Houston, we have a problem: Capstone nanosatellite derails

Houston, we have a problem: Capstone nanosatellite derails

Houston, we have a problem: Capstone nanosatellite derails

At the end of a maneuver, a new malfunction was detected in the Capstone nanosatellite. The machine, en route to the Moon, must test the orbit that will use the future lunar station.

Definitely, the journey of the Capstone nanosatellite to the moon is not an easy one. Leaving Earth at the end of June 2022, NASA’s exploration spacecraft has been suffering from a new failure for several days. This is the second time the small machine has encountered a problem. There had already been a communication problem with Capstone in early July, thankfully fixed since then.

The incident was the subject of a communication from the American space agency dated 10 September, which described anomalous behavior at the end of a planned maneuver consisting in the correction of the Capstone trajectory. This flight adjustment, which occurred on the 8th, caused the aircraft to switch into a safe mode for an unknown reason. Communications work, after a short interruption.

The nanosatellite still follows the correct course to the Moon

A NASA update on Sept. 12 warns that Capstone is still in this safe mode and options for returning the spacecraft to its normal state are being evaluated. The vehicle is well supplied with energy thanks to its solar panels. Previously, there was a concern for consumption, which was more than it could get.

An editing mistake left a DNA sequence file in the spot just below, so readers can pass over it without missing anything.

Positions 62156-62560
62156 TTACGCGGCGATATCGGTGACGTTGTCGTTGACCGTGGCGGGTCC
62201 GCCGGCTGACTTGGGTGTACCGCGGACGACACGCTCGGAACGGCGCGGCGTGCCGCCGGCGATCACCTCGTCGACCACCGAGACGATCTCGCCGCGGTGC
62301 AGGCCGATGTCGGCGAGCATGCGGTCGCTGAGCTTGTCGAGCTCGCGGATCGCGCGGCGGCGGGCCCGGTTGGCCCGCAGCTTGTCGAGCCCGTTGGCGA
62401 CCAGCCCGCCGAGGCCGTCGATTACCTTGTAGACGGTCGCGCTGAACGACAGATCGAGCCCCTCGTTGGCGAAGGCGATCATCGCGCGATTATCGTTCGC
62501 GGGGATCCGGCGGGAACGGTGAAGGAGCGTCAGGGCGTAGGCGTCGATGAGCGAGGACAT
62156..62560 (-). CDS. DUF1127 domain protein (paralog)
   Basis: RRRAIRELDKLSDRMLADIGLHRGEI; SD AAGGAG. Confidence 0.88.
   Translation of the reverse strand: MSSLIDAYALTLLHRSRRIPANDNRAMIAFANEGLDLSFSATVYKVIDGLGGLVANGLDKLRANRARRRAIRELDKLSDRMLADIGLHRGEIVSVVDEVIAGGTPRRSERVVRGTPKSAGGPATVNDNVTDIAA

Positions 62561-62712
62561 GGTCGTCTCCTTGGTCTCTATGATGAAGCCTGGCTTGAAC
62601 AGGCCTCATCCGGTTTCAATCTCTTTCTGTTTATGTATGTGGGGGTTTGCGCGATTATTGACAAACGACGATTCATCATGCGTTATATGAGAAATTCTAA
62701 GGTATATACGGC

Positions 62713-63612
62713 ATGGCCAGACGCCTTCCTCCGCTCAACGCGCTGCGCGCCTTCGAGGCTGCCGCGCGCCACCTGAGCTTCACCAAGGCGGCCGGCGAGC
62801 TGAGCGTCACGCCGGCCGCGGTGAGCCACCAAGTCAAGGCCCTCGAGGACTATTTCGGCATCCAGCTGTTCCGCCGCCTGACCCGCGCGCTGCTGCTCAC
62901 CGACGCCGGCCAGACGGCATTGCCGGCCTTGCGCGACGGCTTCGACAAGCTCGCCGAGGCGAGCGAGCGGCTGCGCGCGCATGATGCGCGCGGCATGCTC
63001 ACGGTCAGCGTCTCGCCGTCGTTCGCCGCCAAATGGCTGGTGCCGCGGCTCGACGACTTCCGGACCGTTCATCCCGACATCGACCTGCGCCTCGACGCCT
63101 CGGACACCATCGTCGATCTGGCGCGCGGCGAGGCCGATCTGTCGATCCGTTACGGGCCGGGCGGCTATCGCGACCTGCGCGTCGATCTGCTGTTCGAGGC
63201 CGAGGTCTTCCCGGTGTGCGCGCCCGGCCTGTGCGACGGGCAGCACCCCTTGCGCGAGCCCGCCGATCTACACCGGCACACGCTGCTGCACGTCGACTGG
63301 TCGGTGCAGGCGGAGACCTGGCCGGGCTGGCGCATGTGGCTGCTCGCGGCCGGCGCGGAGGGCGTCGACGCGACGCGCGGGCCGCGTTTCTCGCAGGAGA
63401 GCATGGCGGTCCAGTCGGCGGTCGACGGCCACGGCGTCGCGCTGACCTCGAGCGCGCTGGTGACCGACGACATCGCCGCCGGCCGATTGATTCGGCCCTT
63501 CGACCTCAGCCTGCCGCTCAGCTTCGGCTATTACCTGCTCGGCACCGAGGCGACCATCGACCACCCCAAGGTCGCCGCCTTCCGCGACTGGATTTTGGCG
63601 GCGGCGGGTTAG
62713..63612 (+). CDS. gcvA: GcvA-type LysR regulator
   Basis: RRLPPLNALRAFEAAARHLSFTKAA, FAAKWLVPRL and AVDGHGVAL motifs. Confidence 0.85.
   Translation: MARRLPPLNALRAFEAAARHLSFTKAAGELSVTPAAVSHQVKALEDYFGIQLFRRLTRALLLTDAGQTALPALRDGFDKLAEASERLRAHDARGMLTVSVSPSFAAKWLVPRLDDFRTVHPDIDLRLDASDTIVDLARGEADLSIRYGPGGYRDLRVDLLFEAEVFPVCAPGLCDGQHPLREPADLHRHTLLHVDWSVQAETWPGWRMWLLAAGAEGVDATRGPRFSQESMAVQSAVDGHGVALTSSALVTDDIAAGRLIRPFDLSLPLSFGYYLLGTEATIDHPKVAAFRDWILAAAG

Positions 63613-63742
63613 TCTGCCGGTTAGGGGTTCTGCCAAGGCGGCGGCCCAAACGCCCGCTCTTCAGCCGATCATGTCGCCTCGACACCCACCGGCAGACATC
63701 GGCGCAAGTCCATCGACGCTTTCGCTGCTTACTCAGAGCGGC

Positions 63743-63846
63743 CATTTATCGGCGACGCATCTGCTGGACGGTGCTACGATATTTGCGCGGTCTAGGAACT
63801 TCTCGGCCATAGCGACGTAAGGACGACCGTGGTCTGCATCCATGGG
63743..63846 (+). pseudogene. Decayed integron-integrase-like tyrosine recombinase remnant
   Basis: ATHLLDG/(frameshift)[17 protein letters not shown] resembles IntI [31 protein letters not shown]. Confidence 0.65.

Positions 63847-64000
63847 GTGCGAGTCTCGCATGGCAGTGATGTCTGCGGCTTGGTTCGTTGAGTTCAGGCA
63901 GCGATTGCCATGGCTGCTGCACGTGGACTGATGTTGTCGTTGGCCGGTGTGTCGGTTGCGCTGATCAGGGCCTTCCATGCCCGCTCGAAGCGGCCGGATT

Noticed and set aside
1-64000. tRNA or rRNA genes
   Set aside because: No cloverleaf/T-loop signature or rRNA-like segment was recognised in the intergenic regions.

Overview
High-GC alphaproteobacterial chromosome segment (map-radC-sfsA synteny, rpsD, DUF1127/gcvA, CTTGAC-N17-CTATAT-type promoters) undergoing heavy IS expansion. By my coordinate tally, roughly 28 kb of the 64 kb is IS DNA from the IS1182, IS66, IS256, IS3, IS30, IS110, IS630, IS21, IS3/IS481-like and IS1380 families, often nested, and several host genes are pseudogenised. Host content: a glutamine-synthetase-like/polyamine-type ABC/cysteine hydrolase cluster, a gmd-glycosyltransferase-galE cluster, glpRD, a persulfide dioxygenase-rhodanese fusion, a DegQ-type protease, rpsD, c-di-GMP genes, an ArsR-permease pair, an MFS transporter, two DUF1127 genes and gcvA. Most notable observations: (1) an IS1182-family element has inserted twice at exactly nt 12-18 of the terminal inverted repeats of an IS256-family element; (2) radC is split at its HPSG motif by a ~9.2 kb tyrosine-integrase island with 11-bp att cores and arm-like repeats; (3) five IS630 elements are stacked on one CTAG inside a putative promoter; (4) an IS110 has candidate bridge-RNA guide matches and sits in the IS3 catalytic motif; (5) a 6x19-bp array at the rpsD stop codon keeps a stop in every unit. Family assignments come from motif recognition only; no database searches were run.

The good news, despite the circumstances, is that nanosatellite remains on the road it must take to reach the moon. Since the problem started towards the end of his maneuver, there are no obvious drift problems in relation to the trajectory calculated by the ground crew. Capstone has already completed four more course corrections previously.

It really is a very small satellite, as you can see in this image. // Source: NASA / Dominic Hart

To date, the origin of the glitches affecting Capstone has not been identified. At the same time, NASA is trying to regain full control of the aircraft, in particular to change its orientation. The goal here is to expose its solar panels more directly to the sun to recharge the batteries as much as possible and compensate for the loss of energy following an operation that should be attempted shortly.

Obviously, we shouldn’t expect an immediate resolution of the problem, because NASA hints at a program of a few days to evaluate and apply these recovery operations.

Capstone, an acronym for ” Experiment of technological and navigation operations of the Cislunar autonomous positioning system “, It serves as a sort of scout for NASA to experience a particular orbit around the Moon – it’s called halo orbit (NRHO for Near Rectilinear Halo Orbit). It is in this orbit that the future lunar station will be placed.

Capstone is the first concrete milestone of the Artemis program, which aims to bring astronauts back to the moon within the next decade. But above all, everyone is waiting for Artemis I, which will be the baptism of fire for the new SLS (Space Launch System) heavy launcher. The vehicle will be uninhabited. However, he is currently having some difficulty preparing for the flight.

For further

The space launch system.  // Source: NASA / Sam Lott (cropped photo)

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